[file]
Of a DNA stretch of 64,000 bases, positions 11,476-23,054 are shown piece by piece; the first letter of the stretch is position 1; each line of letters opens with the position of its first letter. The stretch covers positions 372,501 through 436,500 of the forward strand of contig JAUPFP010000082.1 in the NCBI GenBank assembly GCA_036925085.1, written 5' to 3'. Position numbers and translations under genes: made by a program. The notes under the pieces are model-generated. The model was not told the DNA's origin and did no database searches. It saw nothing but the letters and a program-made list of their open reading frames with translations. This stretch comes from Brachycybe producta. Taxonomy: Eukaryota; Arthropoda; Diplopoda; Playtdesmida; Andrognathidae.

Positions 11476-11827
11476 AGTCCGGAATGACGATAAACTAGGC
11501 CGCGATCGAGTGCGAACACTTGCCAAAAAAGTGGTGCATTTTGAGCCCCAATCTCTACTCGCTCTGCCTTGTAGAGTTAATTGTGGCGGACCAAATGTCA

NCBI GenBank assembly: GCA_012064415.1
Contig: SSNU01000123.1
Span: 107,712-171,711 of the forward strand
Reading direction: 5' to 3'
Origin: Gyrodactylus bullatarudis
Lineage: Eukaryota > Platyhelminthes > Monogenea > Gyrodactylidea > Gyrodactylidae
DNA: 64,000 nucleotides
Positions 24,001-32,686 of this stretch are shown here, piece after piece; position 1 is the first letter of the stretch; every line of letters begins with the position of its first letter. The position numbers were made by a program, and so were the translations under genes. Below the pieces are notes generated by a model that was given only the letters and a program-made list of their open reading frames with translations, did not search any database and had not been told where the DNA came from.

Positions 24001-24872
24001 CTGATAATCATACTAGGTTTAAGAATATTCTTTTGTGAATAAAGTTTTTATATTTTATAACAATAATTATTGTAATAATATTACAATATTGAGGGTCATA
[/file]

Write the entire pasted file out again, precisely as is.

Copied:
Of a DNA stretch of 64,000 bases, positions 11,476-23,054 are shown piece by piece; the first letter of the stretch is position 1; each line of letters opens with the position of its first letter. The stretch covers positions 372,501 through 436,500 of the forward strand of contig JAUPFP010000082.1 in the NCBI GenBank assembly GCA_036925085.1, written 5' to 3'. Position numbers and translations under genes: made by a program. The notes under the pieces are model-generated. The model was not told the DNA's origin and did no database searches. It saw nothing but the letters and a program-made list of their open reading frames with translations. This stretch comes from Brachycybe producta. Taxonomy: Eukaryota; Arthropoda; Diplopoda; Playtdesmida; Andrognathidae.

Positions 11476-11827
11476 AGTCCGGAATGACGATAAACTAGGC
11501 CGCGATCGAGTGCGAACACTTGCCAAAAAAGTGGTGCATTTTGAGCCCCAATCTCTACTCGCTCTGCCTTGTAGAGTTAATTGTGGCGGACCAAATGTCA

NCBI GenBank assembly: GCA_012064415.1
Contig: SSNU01000123.1
Span: 107,712-171,711 of the forward strand
Reading direction: 5' to 3'
Origin: Gyrodactylus bullatarudis
Lineage: Eukaryota > Platyhelminthes > Monogenea > Gyrodactylidea > Gyrodactylidae
DNA: 64,000 nucleotides
Positions 24,001-32,686 of this stretch are shown here, piece after piece; position 1 is the first letter of the stretch; every line of letters begins with the position of its first letter. The position numbers were made by a program, and so were the translations under genes. Below the pieces are notes generated by a model that was given only the letters and a program-made list of their open reading frames with translations, did not search any database and had not been told where the DNA came from.

Positions 24001-24872
24001 CTGATAATCATACTAGGTTTAAGAATATTCTTTTGTGAATAAAGTTTTTATATTTTATAACAATAATTATTGTAATAATATTACAATATTGAGGGTCATA